A statement balance includes charges and payments made during a credit card’s billing cycle. In contrast, your current balance is a more accurate depiction of the total amount you owe.
Americans use credit cards for more than a quarter of all their financial transactions, according to the Fed. Tracking your balance, as well as current purchases and charges, can help avoid costly mistakes.
To manage your credit card bill responsibly, remember two terms: “statement balance” and “current balance.” Both can impact your credit score and, with the right action, help lower the amount you pay in interest charges.
Your statement balance is the total amount of charges and payments made during one billing cycle. It shows the total of all of your charges, purchases and fees, minus any credits or payments, that have been made since your previous statement.
Billing cycles can vary between cards, but they typically range between 20 and 45 days. Check your credit card statements or your credit card agreements for each card’s billing cycle.
Your current balance shows the purchases and interest charges, as well as any payments you’ve made, on your credit card account since the start of your current billing cycle, including any balance you’ve carried from the previous month. It’s a real-time view of what you owe on your credit card.
Your current balance is different from your statement balance. It updates every time you use a credit card, and it gives you a better idea of how much money you owe at a given point in time. As you’ll see, pending purchases aren’t updated in your current balance until they’ve been posted.
When you check your credit card balances online, you can see right away that your statement balance and your current balance are different. That’s because your current balance is continuously updated to show you all of your activity, while a statement balance only reflects activity during your previous billing cycle.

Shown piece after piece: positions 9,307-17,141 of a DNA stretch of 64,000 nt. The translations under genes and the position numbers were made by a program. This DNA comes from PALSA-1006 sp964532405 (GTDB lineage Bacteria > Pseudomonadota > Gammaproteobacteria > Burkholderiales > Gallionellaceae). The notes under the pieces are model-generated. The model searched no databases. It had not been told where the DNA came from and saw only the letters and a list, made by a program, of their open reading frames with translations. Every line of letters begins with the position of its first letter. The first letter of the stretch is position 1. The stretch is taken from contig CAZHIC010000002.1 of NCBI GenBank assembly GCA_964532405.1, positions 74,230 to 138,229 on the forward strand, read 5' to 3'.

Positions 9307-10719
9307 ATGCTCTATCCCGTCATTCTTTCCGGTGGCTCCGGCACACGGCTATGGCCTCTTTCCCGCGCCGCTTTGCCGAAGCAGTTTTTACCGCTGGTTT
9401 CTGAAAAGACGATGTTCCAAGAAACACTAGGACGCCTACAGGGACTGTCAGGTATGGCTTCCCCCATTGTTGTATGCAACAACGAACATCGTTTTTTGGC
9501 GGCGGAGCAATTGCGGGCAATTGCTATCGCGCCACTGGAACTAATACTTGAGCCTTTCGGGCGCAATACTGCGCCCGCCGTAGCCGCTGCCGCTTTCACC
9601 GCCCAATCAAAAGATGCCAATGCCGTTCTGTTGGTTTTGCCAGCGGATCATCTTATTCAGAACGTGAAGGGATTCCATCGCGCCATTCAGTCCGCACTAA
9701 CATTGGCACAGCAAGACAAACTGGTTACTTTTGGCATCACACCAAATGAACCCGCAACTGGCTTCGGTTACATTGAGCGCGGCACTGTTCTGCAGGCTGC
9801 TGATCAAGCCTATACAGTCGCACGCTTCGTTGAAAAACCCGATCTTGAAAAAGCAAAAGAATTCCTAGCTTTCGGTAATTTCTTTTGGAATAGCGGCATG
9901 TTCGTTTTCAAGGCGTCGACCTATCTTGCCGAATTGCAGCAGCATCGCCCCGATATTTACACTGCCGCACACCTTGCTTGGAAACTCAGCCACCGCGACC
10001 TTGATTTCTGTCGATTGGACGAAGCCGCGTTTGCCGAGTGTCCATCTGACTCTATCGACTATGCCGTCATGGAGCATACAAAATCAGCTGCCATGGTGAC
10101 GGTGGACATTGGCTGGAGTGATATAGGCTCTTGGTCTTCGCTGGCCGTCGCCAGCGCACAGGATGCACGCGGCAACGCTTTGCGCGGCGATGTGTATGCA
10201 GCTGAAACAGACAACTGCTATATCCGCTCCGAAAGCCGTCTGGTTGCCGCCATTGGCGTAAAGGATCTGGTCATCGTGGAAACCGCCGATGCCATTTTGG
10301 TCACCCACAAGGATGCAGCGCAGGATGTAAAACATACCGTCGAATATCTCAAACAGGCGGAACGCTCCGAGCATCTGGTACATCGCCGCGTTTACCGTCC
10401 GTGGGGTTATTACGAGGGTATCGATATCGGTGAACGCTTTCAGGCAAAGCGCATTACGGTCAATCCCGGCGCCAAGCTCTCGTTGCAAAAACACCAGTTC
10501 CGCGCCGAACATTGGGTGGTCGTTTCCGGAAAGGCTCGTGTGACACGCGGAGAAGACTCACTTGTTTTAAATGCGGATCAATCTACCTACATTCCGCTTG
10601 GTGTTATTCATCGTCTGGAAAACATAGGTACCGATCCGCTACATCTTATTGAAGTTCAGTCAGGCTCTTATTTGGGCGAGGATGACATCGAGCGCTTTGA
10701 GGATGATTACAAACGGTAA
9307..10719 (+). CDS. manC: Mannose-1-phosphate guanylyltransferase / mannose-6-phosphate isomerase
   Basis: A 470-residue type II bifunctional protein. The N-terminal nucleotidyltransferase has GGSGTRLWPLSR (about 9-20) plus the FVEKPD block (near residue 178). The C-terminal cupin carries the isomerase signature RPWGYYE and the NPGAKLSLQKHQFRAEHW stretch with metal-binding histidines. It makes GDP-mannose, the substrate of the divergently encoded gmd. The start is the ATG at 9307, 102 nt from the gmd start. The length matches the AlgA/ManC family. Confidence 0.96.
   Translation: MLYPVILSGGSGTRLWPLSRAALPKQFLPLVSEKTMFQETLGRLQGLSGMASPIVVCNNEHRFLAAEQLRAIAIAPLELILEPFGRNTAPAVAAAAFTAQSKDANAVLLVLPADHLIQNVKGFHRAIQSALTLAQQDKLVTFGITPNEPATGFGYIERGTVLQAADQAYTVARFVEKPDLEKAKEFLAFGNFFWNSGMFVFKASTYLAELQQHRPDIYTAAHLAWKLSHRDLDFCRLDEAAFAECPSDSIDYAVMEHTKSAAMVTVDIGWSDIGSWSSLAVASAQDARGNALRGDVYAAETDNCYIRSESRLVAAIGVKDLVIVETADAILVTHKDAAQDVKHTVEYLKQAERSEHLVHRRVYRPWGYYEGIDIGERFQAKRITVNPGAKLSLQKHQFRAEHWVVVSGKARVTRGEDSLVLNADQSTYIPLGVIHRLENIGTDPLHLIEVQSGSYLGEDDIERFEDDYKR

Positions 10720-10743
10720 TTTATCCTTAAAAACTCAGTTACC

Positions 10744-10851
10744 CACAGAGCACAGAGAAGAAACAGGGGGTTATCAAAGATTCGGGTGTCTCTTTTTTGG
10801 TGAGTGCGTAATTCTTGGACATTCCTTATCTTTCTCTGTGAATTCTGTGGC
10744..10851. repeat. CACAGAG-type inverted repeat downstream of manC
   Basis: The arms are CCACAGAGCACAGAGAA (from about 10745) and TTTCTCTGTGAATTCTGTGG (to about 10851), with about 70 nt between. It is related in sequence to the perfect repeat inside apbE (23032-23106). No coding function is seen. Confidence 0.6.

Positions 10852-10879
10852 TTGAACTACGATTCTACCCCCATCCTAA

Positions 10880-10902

If you’ve made a purchase after the last billing cycle ended, check your account online. You’ll see that your current balance is higher than your statement balance.
For instance, let’s say your billing cycle is between 1st to 28th of the month, and during that period, you spent $700 on purchases. Your statement balance as of 28th will be $700.
But then let’s say you make an additional charge of $300 on 29th. Your statement balance will be the same ($700), but your current balance will be $1,000, as the additional charge was made after the billing cycle closed. The additional $300 charge will appear as part of the next statement balance.
If you don’t pay your full statement balance by the due date, the unpaid amount will roll over to the next month's billing cycle and will start to accrue interest, per your credit card agreement.
If you can’t pay the statement balance in full, it’s still important to make at least the minimum payment by the due date to maintain a healthy credit score. Doing so will also save you from late fees.
Keep in mind that your statement balance sets your interest charge for the next billing cycle. In other words, your statement balance at the end of your billing cycle will determine how much interest you pay over the following billing cycle, regardless of when you pay off your balance. That’s why, if you know you’re going to pay less than the full balance, make your payment before the end of your billing cycle. That will lower the interest charge you’ll pay the next month.
It’s always a good idea to set up automatic payments to avoid late payments and interest charges. This can also help you boost your credit score over time.
Your statement balance is usually included with your monthly credit card statement, which is sent to you by mail or made available online.
You can keep track of your current balance by logging into your credit card account online to see the most up-to-date information.
Each month, your credit card issuer will send a report to the consumer credit bureaus about your card usage. Although it’s usually the case that issuers send your statement balance to credit bureaus, some issuers may send the current balance instead. You can check with your issuers to see which balance is being reported.
Based on the report sent by your issuer, credit bureaus then calculate your credit utilization ratio, checking how much of your credit you’re using at the end of each billing cycle.
Your credit utilization ratio is a vital factor in your credit score, affecting your ability to get approved for new credit cards and lower interest rates. Your credit score can also be used on the loan rates, affecting the cost of buying a car or a home. Experts recommend always keeping your credit utilization under 30%.
With a postgraduate degree in commerce from The University of Sydney, Pranay has his finger on the pulse of the finance industry. Breaking down complex financial concepts is his forte.